Stepping into the back room of the Invisible Dog gallery this weekend was something like wondering into one of those old marionette theaters for kids, except transplanted to Brooklyn and equally attended by trendy art folks and children. The gallery hosted four intimate performances of musician/composer Laurent Bigot’s “Le Petit Cirque,” (“The Small Circus”) to audiences of rapt children, and equally fascinated adults. The circus, a sound performance with noises made from mechanical toys sliding along wires and microphones strategically posted about the artist’s stage, was presented in conjunction with the French Embassy.
The whole “stage” was mounted on a simple table. Lamps were clipped onto and mounted on the edges. On the two far sides of the table sprung up two poles, strung together by a wire with a bird toy balancing on it. There was a lower set of wires on the back of the table and to the left a frame with a paper pin-up doll fastened to a swing inside it. Throughout the performance, Bigot would constantly add new elements to the structure, coils, plates and pedestals littering the miniature arena.
“There is as much to listen to as to watch” announced Bigot before Saturday evening’s debut performance. As paperdoll tightrope walkers glided along wires, theremin-like chords resounded. “Splat!” could be heard as Bigot flung little action figure men made of sticky-gel at a long roll of paper in front of him. Whirring metal tops spun out wildly from some air-pressure spinning top-releasing device (who knew those even existed?). Add to all of this the giggles and gasps from the children in the audience, and who needs Cirque-de-Soleil?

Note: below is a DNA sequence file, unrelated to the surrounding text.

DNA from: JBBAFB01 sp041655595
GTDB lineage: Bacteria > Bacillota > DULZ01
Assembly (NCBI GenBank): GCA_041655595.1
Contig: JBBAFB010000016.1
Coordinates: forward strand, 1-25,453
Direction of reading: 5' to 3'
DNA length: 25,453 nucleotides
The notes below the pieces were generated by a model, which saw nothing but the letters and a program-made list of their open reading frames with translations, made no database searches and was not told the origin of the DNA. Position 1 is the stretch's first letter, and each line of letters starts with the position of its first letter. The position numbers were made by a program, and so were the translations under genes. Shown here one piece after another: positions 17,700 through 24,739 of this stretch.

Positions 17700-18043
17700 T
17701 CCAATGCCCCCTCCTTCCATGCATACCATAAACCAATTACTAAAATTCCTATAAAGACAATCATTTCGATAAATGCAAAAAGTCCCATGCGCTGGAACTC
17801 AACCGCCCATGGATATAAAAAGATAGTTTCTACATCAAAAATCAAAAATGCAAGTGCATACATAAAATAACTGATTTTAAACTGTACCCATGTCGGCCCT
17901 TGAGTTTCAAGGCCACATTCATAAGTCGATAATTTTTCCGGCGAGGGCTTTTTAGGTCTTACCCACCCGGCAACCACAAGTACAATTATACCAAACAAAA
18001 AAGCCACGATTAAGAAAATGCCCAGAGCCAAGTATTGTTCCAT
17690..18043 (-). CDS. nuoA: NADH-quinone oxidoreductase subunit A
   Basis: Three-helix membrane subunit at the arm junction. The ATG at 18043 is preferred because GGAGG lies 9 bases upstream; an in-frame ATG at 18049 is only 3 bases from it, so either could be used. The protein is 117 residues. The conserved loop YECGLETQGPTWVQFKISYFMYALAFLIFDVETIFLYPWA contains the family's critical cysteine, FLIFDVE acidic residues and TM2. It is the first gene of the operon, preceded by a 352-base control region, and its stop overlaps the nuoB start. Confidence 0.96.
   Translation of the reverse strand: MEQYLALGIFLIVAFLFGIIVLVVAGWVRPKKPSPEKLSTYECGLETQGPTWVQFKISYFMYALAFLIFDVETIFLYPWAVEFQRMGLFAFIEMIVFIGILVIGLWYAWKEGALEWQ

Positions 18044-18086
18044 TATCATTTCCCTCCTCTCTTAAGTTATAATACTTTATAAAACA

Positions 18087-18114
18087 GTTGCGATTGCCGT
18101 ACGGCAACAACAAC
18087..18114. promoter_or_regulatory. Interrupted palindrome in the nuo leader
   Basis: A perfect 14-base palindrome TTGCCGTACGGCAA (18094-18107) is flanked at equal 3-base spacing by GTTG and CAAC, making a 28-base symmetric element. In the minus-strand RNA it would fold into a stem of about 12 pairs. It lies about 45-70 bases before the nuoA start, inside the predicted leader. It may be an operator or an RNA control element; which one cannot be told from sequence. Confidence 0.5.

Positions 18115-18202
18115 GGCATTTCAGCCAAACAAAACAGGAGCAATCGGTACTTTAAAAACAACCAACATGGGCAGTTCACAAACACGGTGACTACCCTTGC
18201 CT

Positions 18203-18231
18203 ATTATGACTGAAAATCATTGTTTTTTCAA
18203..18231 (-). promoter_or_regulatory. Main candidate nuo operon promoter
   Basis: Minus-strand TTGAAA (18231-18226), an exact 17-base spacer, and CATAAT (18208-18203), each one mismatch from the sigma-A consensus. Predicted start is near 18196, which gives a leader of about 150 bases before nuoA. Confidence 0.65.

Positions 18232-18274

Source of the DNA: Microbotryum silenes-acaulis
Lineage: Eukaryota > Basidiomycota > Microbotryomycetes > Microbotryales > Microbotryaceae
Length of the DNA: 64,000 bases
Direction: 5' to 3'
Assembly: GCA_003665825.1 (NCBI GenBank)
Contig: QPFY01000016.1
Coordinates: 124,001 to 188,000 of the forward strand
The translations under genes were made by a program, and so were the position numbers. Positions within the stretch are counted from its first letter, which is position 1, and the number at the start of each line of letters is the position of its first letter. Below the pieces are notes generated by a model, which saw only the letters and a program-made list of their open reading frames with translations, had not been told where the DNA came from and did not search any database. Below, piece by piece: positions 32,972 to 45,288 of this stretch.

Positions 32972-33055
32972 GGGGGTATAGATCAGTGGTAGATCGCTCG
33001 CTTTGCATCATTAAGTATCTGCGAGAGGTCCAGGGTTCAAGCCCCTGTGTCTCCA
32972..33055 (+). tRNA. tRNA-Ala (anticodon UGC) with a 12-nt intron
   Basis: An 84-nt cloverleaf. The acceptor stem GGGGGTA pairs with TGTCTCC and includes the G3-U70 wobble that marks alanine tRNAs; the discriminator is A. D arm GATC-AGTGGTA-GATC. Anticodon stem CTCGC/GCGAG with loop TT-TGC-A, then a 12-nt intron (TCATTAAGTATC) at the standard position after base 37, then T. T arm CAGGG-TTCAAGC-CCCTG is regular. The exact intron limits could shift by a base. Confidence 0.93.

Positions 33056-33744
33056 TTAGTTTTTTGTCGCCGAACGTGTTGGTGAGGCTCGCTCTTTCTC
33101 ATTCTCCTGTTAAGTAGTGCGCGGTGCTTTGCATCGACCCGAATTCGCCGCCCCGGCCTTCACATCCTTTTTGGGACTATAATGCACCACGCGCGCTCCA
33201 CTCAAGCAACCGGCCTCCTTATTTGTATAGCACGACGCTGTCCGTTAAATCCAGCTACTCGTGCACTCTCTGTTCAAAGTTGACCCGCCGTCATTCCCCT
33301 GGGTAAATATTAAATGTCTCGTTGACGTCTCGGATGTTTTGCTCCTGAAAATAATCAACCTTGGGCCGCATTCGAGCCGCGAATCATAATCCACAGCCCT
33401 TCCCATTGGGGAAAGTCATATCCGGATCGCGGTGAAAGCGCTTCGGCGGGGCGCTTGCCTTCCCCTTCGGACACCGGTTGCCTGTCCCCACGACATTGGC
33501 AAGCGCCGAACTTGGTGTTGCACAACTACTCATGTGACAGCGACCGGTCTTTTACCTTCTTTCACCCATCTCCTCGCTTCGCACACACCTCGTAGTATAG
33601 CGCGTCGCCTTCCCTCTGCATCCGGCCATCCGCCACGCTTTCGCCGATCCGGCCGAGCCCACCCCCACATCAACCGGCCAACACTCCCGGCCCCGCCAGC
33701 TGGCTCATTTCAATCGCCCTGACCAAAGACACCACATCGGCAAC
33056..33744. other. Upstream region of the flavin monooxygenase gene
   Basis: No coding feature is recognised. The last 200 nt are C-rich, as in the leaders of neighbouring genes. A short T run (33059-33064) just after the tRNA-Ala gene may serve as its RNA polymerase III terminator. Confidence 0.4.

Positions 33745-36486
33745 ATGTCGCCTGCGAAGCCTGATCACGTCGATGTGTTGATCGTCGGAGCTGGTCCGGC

Bigot, with wrinkled forehead and outfitted in a black t-shirt and grey suspenders, recalled some lovably obsessive character from Amelie. Every once in a while the ringleader broke from the focus of the performance and let slip a “Oui!” or “Bon!” whenever one of his toys performed well. After a wind-up hamster toy had finished revolving and spinning around the inside of a sphere, Bigot picked it up and patted its head. After the performance, he was surrounded by a throng of cherub-like little children and took time to point out every toy and sound device to them.
Although there are no more scheduled performances of “Le Petit Cirque,” the Invisible Dog will be hosting another 3-part exhibition this weekend. And if you missed it, you can watch a video of a previous circus, here.